Okay, so we all pretty much know what cosmetic surgery is, right? Maybe you have some associations that are not so nice, but you do have an overall idea of the concept. But what about cosmetic dentistry?

According to the experts at Lanier Dental in Gainesville, GA, even the people who come in for appointments are not quite clear on what they are dealing with. So today, we put together a list of some essential basics to keep in mind when it comes to cosmetic dentistry. Jump right in!

What is it in the first place?

It is exactly what it sounds like: a sub branch of the dental trade where the procedures are primarily aimed at improving the appearance of the patient’s teeth, though not necessarily the health of those same teeth.

That said, these procedures do have benefits beyond mere aesthetics: they can make teeth maintenance easier in the long run and relieve the infamous grinding problem.

How is it different from general dentistry?

The difference is a matter of niche and priority. General dentistry refers to the essential procedures which are concerned with your dental health. This includes teeth cleaning, extraction, root canal work, filling, repair, and all the rest of the similar procedures.

Cosmetic dentistry is like an added benefit to the basic package. Their primary purpose is to make your smile prettier and to boost your confidence and self-esteem, and sometimes they benefit your dental health along the way. These procedures include laser whitening, cosmetic implants, treating gums (e.g. for discoloration and such), shaping the crowns, and so on. Click here for some handy ideas on the link between smiling and confidence.

What kinds of treatments are typically available?

We already mentioned some types of procedures that may typically be considered more in the line of cosmetic dentistry than general dentistry, however, there is n clear cut line between the two, and the specific boundaries setting often varies from one dentist to the next. That said, we can single out a few procedures that are predominantly cosmetic in nature.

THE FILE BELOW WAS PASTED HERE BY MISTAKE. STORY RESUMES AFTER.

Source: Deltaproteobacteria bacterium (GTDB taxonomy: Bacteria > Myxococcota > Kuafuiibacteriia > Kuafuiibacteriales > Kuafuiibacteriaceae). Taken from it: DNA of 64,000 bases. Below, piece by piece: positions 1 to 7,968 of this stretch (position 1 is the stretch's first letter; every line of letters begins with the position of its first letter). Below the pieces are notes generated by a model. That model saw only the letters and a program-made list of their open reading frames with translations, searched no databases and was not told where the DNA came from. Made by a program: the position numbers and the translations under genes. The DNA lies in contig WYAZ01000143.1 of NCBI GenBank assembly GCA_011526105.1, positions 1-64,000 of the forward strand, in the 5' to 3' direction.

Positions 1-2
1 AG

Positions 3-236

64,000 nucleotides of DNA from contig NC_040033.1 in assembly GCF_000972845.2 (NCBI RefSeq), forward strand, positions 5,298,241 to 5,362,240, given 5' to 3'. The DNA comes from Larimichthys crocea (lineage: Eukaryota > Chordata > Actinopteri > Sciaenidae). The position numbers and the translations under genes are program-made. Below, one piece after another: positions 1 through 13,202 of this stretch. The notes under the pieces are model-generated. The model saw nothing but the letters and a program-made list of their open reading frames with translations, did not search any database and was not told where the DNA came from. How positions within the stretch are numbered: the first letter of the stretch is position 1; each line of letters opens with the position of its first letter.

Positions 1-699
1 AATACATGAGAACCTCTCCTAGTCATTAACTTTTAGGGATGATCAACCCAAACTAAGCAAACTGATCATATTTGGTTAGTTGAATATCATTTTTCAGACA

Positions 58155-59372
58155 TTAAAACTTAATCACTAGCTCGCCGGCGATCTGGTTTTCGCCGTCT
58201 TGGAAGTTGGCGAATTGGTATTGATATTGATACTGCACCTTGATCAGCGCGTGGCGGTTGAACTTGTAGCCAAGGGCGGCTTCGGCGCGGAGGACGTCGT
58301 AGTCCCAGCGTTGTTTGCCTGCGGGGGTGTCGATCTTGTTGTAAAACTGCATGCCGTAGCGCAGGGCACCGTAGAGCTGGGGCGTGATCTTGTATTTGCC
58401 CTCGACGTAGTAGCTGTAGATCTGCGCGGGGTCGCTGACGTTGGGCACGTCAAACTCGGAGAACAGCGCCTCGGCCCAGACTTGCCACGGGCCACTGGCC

Teeth whitening is one such textbook example. Whitening treatments come in several different forms, including teeth bleaching, teeth lasering, and various chemically or mechanically based treatments in between, such as employing special toothpaste or even scraping or polishing the teeth.

Teeth straightening, more formally known as orthodontics, is also commonly encountered. The most frequent from of teeth straightening are the widely dreaded bracers. A more discreet, less embarrassing variant are the clear aligner products, which are basically a transparent plastic bracer. It is worth noting that clear aligners are not as effective as traditional bracers and are not recommended for use by children.

Another popular way of adjusting the color of the patient’s teeth is applying veneers. These are essentially thin shells for your teeth, made from porcelain. They are applied to the front of a given tooth or set of teeth in order to hide any discoloration or mismatch in hue.

Do keep in mind that these are not permanent solutions: the porcelain wears and tears, so your veneers will eventually need to be replaced, and possibly also repaired every once in a while. Also, be prepared for the fact that applying veneers requires that a part of your natural tooth be shaven off.

Working on the crowns and bridges is also a major category in cosmetic dentistry. Bridges do exactly what their name implies: they serve to fill the large gaps between teeth, especially when a tooth or more is missing. As such, bridges can be said to be health-oriented as well as cosmetic. They are a popular alternative to orthodontics and implants because they are more cost friendly and far less invasive. You can improve your dental aesthetics without all the torture of straightening and replacing.

As for crowns, they focus on the teeth themselves rather than the space between them. Crowns serve to repair cracked or chipped teeth and give them their normal shape back. They are also sometimes used as a crutch in the situations where the teeth need a notably large filling. Much like veneers, crowns are typically made of porcelain.